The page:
June 22, 2008
June 22, 2008
June 25, 2008
13.1098.1 - 13.1098.11
Steps Along a Robotics Technology Career Pathway
This paper describes an evolving Robotics Technology career pathway. The project began with a study commissioned by a regional robotics industry group that surveyed both local and national robotics companies to determine their workforce needs. Continuing industry input guided the development of an “agile robotics” technician and technologist career pathway from high school through associate and bachelor degrees. The steps along this path are chronicled through the description of the meta-steps of creating a project partnership, developing a program, implementing a curriculum, determining industry workforce requirements, and adjusting the project plan and expectations in order to stay aligned with evolving industry needs.
First Step: a need identified
The US robotics industry, which has a strong presence in Pennsylvania (PA), is experiencing market growth from healthcare to manufacturing, with large growth in defense and homeland security. Industrial automation is an important robotics market segment; however, significant regional growth is occurring in service robots or “agile robotics” applications. These are the emerging generation of intelligent and/or mobile devices and vehicles that interact with humans, with other robots, and with their surroundings. Agile robotics utilizes rapidly advancing sensor, processing, communications, and software technologies and thus blends traditionally distinct engineering disciplines including electronics, computers, embedded systems, software, networking, mechanical systems, manufacturing, information management, and artificial intelligence. Because educational programs do not traditionally blend these areas, there appears to be a gap where new curriculum and corresponding teacher development / laboratory enhancement are required.
The workforce development needs of PA’s growing agile robotics industry are important to The Technology Collaborative (TTC), a not-for-profit technology-based economic development organization focused on starting, attracting, and growing robotics, cyber-security and digital technology companies. In July 2004, TTC engaged an independent marketing consultant to study what, if any, baseline training was needed for end-users and service technicians in the Robotics industry. Survey respondents included Carnegie Mellon University Robotics Institute researchers involved in technology training with military and government clients; 13 robotics companies (9 of which are located in Pennsylvania); and 4 military/civilian contractors who purchase robots and plan for training. This study identified a growing need to create formalized training for the robotics industry.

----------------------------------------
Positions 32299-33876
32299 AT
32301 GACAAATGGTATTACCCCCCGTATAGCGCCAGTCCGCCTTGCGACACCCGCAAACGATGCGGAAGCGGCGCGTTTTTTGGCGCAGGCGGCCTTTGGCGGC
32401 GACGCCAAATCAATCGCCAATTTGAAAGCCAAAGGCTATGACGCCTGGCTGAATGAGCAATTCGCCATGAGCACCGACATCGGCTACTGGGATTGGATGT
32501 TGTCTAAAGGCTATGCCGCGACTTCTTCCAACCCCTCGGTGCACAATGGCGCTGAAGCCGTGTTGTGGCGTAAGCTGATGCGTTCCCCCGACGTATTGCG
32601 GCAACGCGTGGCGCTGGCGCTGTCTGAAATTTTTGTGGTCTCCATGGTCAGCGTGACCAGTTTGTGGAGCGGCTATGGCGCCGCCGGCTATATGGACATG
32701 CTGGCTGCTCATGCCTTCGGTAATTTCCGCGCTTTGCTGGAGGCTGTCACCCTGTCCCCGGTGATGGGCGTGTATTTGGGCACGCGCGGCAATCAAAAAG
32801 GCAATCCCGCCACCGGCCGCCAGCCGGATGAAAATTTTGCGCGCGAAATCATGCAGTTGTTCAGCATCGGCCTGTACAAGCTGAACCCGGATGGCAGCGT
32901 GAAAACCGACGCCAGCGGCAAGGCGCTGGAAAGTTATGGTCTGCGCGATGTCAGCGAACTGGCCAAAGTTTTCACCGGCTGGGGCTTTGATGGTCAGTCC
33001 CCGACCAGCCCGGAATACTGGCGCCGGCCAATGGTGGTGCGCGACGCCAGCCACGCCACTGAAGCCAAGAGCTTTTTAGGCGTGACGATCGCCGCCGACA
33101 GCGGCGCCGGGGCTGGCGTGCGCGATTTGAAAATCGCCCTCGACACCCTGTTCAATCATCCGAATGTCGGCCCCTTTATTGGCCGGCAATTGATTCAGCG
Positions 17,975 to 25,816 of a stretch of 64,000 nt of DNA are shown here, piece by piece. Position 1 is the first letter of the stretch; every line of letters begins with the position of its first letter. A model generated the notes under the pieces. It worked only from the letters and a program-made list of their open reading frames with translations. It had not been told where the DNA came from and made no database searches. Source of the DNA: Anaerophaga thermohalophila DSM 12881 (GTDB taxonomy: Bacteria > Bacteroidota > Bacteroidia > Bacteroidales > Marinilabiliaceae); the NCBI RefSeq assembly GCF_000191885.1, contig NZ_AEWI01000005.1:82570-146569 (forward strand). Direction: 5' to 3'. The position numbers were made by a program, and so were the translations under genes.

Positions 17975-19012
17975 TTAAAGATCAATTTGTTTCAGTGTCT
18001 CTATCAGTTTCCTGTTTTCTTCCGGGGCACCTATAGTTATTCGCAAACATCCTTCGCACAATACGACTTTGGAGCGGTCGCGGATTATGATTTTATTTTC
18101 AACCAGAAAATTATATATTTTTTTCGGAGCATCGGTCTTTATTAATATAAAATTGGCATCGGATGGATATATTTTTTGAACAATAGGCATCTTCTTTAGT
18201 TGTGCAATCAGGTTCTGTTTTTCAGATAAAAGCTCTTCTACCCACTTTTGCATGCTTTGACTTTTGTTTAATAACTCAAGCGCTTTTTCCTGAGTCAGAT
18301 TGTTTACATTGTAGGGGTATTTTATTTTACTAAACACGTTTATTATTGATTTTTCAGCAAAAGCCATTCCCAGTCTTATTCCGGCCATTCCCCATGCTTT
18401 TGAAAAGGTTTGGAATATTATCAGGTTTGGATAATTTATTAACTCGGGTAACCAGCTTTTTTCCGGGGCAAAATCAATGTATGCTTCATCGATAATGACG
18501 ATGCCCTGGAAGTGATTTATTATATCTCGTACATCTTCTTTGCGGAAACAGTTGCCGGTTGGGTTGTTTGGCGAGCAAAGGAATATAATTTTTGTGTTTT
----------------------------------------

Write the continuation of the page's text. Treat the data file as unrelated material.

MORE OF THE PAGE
Significant training needs were identified for military and civilian bomb disposal units as the number of military and civilian robots being deployed continues to increase. Military and homeland security Explosive Ordinance Disposal (EOD) robots have demonstrated the ability to save lives, and beginning in 2009, robots will be on the list of required items for all accredited bomb squads.1 In addition, PA companies are developing robotics technologies and selling robotic equipment into a variety of industries, including healthcare, water, waste water,
Landis, D., & Komacek, S., & Adukaitis, C., & Shoop, R. (2008, June), Steps Along A Robotics Technology Career Pathway Paper presented at 2008 Annual Conference & Exposition, Pittsburgh, Pennsylvania. 10.18260/1-2--3312
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